Dana D. Dlott
Ultrafast Shock Wave Spectroscopy of Biomolecular Dynamics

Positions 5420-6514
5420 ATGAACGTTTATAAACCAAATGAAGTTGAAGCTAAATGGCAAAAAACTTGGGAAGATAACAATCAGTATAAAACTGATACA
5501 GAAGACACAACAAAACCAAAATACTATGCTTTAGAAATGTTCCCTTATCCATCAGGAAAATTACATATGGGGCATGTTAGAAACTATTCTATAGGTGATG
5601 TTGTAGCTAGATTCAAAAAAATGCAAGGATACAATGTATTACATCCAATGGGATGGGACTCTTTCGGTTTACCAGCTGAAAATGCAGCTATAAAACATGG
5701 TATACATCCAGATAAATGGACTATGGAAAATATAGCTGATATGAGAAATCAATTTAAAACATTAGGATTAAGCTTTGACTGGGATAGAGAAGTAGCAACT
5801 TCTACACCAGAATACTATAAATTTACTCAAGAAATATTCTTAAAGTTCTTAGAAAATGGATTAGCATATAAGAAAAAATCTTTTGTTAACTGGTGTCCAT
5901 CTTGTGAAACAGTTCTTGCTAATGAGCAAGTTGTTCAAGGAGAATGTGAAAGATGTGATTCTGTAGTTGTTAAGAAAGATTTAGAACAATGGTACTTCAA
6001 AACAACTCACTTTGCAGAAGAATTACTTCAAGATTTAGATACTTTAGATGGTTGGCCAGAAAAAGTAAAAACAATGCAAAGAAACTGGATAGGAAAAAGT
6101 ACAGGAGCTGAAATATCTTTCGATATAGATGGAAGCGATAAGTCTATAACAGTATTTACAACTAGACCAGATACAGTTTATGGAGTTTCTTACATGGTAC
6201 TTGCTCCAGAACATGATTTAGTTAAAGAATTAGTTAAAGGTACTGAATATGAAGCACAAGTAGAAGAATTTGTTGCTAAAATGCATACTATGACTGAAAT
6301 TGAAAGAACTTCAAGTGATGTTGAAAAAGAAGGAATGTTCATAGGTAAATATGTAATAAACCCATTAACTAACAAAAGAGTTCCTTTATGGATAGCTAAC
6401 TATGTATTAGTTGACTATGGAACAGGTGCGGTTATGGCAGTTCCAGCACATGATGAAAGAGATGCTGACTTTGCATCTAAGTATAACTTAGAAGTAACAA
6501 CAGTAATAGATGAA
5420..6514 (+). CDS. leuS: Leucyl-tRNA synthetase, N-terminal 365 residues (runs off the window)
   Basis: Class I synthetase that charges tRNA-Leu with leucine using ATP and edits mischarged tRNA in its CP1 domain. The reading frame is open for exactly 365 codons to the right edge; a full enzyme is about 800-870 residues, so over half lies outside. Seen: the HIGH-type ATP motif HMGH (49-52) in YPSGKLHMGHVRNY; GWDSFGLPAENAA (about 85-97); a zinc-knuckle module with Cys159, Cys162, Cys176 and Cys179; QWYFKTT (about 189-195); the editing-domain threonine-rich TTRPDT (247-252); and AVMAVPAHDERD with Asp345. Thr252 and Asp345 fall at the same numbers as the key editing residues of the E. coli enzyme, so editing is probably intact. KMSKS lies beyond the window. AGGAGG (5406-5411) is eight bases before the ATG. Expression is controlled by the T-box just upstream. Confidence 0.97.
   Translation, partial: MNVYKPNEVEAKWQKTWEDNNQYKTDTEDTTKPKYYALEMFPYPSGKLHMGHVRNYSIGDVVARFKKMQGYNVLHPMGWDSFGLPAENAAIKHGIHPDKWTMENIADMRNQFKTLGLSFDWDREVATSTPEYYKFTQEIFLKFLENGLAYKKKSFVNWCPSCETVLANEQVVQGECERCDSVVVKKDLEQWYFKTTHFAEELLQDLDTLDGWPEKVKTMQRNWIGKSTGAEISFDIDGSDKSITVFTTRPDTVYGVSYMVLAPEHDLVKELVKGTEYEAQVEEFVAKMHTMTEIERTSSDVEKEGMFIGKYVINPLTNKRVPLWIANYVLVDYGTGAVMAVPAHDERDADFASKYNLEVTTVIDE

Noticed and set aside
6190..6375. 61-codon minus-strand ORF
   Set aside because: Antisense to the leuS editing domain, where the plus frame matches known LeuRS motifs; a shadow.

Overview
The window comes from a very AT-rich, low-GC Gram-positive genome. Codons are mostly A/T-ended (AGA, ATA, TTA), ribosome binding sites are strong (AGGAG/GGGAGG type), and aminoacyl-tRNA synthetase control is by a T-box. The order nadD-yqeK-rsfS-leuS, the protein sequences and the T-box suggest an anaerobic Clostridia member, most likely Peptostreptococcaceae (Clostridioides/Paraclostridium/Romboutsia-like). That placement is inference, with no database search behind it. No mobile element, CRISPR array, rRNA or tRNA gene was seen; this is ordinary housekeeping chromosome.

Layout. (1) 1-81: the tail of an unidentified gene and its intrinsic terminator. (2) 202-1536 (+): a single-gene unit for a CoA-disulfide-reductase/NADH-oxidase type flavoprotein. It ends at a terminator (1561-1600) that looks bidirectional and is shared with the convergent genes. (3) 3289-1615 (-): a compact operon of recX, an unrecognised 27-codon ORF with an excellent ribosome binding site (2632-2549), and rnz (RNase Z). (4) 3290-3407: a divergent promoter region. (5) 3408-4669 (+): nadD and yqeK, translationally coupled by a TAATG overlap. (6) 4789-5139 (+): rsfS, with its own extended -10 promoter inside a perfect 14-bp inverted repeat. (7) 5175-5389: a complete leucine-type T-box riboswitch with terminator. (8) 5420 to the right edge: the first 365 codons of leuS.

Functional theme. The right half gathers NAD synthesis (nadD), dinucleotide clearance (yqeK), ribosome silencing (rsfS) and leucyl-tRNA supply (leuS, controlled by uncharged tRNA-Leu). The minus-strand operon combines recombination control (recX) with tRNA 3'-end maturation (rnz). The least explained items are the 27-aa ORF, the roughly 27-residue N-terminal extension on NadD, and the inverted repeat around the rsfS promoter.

In the past few years, a new method for studying materials during shock wave compression has been developed in the Dlott laboratory. Termed the “nanoshock technique," a tiny volume of sample weighing only a few nanograms is instantaneously (a few trillionths of a second) compressed by a laser driven shock wave. Subsequent laser pulses generate optical and vibrational spectra, which reveal the microscopic processes which occur. During his Center appointment, Professor Dlott will develop the tools needed to extend the nanoshock technique to biological materials such as protein molecules, membranes, cells and tissues. What is the point? There are three exciting aspects of this work. First, it is a new way to learn about the mechanics of biological molecules. The nanoshock waves we produce compress materials by about 20%. A protein which is 4 nanometers in diameter can be compressed by about one nanometer, so previously inaccessible regions of the potential energy landscape can be studied. Second, laser-generated shock waves are used in several medical treatments, such as eye surgery, angioplasty and tattoo removal, but the effects of these shock waves on biological systems are not well understood. Third, new treatments may be developed using the unique properties of nanoshocks, especially in the area of tissue welding.